coupling is the ready availability of
Scheme 3. a) See ref. [17]; L = Ph2P(m-C6H4SO3Na). b) See ref. [18]; L’ = PhP(m-C6H4SO3Na)2.
Scheme 4.
Table 2: Nickel-catalyzed cross-couplings of secondary alkyl bromides with Ar M reagents.[a]
Ni catalyst
KOtBu (1.6 equiv)
CsF (3.8 equiv)
[Ni(cod)2] (4 %),
bphen (8 %)
NiBr2·diglyme (6.5 %),
bphen (7.5 %)
NiCl2 (10 %),
bpy (15 %)
KOtBu (7 equiv)
tBuOH/iBuOH (1:1)
[a] cod = 1,5-cyclooctadiene, bphen = 4,7-diphenylphenanthroline (bathophenanthroline),
glyme = diethylene glycol dimethyl ether, DMSO = dimethyl sulfoxide, bpy = 2,2’-bipyridine.
2005 Wiley-VCH Verlag GmbH & Co. KGaA, Weinheim
foreseen by using nickel catalysts and
monoorganotins RSnX3 or related reagents.
Published online: June 1, 2005
Scheme 5.
Scheme 6. [Ni] = Ni catalyst.
active catalyst in the coupling of npentylzinc bromide with alkyl bromides
and iodides.[24]
Nickel catalysts in Stille-type couplings had already been used by Shirakawa et al. for the synthesis of styrenes
from aryl chlorides (Scheme 7 a).[25, 26]
The reactive Ni0 catalyst, presumably
[Ni(PPh3)4], was prepared from [Ni(acac)2] (acac = acetylacetonate) and
PPh3 in the presence of iBu2AlH as
reductant. Aryl bromides also react with
alkenyl-, allyl-, and alkynylstannanes in
the presence of this catalyst. Stannanes
are also able to reduce NiII in situ as
shown in the coupling of hypervalent
iodonium salts with aryltri-n-butyltin
(Scheme 7 b).[27] Aryl–aryl couplings
have also been reported for arylboronic
acids in the presence of nickel catalysts.[28]
The original Stille protocols can
hardly be recognized in the Ni-catalyzed
reaction of monoorganotin compounds.[23] This coupling raises intriguing mechanistic questions and paves the
way to the development of asymmetric
couplings of secondary alkyl halides by
using chiral ligands. Indeed, recently
Fisher and Fu have successfully reported
asymmetric Ni-catalyzed Negishi couplings of a-bromoamides (Scheme 8).[29]
New procedures for the formation of
Csp2–Csp2 and Csp2–Csp3 bonds can also be
[1] J. K. Stille, Angew. Chem. 1986, 98, 504 –
519; Angew. Chem. Int. Ed. Engl. 1986,
25, 508 – 524.
[2] V. Farina, V. Krishnamurthy, W. K.
Scott, Organic Reactions, Vol. 50, Wiley,
New York, 1997.
[3] T. N. Mitchell in Metal-Catalyzed CrossCoupling Reactions (Eds.: A. de Meijere, F. Diederich), Wiley-VCH, Weinheim, 2004, chapt. 3.
[4] P. Espinet, A. M. Echavarren, Angew.
Chem. 2004, 116, 4808 – 4839; Angew.
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[5] D. R. McKean, G. Parrinello, A. F. Renaldo, J. K. Stille, J. Org. Chem. 1987, 52,
422 – 424.
[6] a) A. F. Littke, G. C. Fu, Angew. Chem.
1999, 111, 2568 – 2570; Angew . Chem.
Int. Ed. 1999, 38, 2411 – 2413; b) A. F.
Littke, L. Schwarz, G. C. Fu, J. Am.
Chem. Soc. 2002, 124, 6343 – 6348.
[7] a) W. Su, S. Urgaonkar, J. G. Verkade,
Org. Lett. 2004, 6, 1421 – 1424; b) W. Su,
S. Urgaonkar, P. A. McLaughlin, J. G.
Verkade, J. Am. Chem. Soc. 2004, 126,
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[8] S. P. H. Mee, V. Lee, J. E. Baldwin,
Angew. Chem. 2004, 116, 1152 – 1156;
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Scheme 7. a) See ref. [25]; DME = 1,2-dimethoxyethane. b) See ref. [27].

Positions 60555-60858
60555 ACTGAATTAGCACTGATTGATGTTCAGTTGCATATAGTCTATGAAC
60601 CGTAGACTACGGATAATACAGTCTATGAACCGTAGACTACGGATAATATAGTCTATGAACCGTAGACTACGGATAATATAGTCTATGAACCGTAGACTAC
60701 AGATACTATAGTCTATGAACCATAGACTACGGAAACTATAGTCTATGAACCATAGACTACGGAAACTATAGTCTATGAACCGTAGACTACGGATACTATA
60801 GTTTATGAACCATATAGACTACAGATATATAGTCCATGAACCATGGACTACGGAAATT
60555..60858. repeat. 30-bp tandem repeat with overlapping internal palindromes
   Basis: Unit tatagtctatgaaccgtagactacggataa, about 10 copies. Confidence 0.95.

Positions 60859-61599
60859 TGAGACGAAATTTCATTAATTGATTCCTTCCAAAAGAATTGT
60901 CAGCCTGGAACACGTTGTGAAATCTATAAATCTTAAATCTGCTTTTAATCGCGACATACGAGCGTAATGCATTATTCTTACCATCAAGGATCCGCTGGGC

Scheme 8. See ref. [29]. DMI = dimethylimidazolidin-2-one.
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[9] A. F. Littke, G. C. Fu, Angew. Chem.
2002, 114, 4350 – 4386; Angew. Chem.
Int. Ed. 2002, 41, 4176 – 4211.
[10] a) K. Menzel, G. C. Fu, J. Am. Chem.
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K. Menzel, G. C. Fu, Angew. Chem.
2003, 115, 5233 – 5236; Angew. Chem.
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[11] A. C. Frisch, M. Beller, Angew. Chem.
2005, 117, 680 – 695; Angew. Chem. Int.
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[12] For pioneering work on the coupling of
stannanes with secondary alkyl bromides that comprise b hydrogens, see:
R. Sustmann, J. Lau, M. Zipp, Tetrahedron Lett. 1986, 27, 5207 – 5210.
[13] a) A. Garca Martnez, J. Oso Barcina,
A. de Fresno Cerezo, L. R. Subramanian, Synlett 1994, 1047 – 1048; b) A. Garca Martnez, J. Oso Barcina, M. R.
Colorado Heras, . de Fresno Cerezo,
Org. Lett. 2000, 2, 1377 – 1378; c) A.
Garca Martnez, J. Oso Barcina, M. R.
Colorado Heras, . de Fresno Cerezo,
Organometallics 2001, 20, 1020 – 1023.
[14] a) E. Fouquet, M. Pereyre, A. L. Rodriguez, J. Org. Chem. 1997, 62, 5242 –
5243; b) E. Fouquet, A. L. Rodriguez,
Synlett 1998, 1323 – 1324; c) A. Herve,
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A. L. Rodriguez, E. Fouquet, J. Org.
Chem. 2005, 70, 1953 – 1956.
K. Fugami, S. Ohnuma, M. Kameyama,
T. Saotome, M. Kosugi, Synlett 1999, 63 –
C. M. Thiele, T. N. Mitchell, Appl. Organomet. Chem. 2004, 18, 83 – 85.
A. I. Roshchin, N. A. Bumagin, I. P.
Beletskaya, Tetrahedron Lett. 1995, 36,
125 – 128.
R. Rai, K. B. Aubrecht, D. B. Collum,
Tetrahedron Lett. 1995, 36, 3111 – 3114.
For palladium-catalyzed couplings of
ArGeCl3 with ArX under aqueous basic
conditions, see: T. Enokido, K. Fugami,
M. Endo, M. Kameyama, M. Kosugi,
Adv. Synth. Catal. 2004, 346, 1685 – 1688.
a) A. Devasagayaraj, T. Stdemann, P.
Knochel, Angew. Chem. 1995, 107,
2952 – 2954; Angew. Chem. Int. Ed.
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1998, 120, 11 186 – 11 187; c) M. Piber,
A. E. Jensen, M. Rottlnder, P. Knochel,
Org. Lett. 1999, 1, 1323 – 1326; d) R.
Giovannini, T. Stdemann, A. Devasagayaraj, G. Dussin, P. Knochel, J. Org.
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[21] a) J. Zhou, G. C. Fu, J. Am. Chem. Soc.
2003, 125, 14 726 – 14 727; b) J. Zhou,
G. C. Fu, J. Am. Chem. Soc. 2004, 126,
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[22] M. R. Netherton, G. C. Fu, Adv. Synth.
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[23] D. A. Powell, T. Maki, G. C. Fu, J. Am.
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[24] T. J. Anderson, G. D. Jones, D. A. Vicic,
J. Am. Chem. Soc. 2004, 126, 8100 –
[25] a) E. Shirakawa, K. Yamasaki, T. Hiyama, J. Chem. Soc. Perkin Trans. 1 1997,
2449 – 2450; b) E. Shirakawa, K. Yamasaki, T. Hiyama, Synthesis 1998, 1544 –
[26] For coupling of (h3-allyl)nickel intermediates with alkynyltins, see: D.-M.
Cui, N. Hashimoto, S. Ikeda, Y. Sato, J.
Org. Chem. 1995, 60, 5752 – 5756.
[27] S.-K. Kang, H.-C. Ryu, S.-W. Lee, J.
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2005 Wiley-VCH Verlag GmbH & Co. KGaA, Weinheim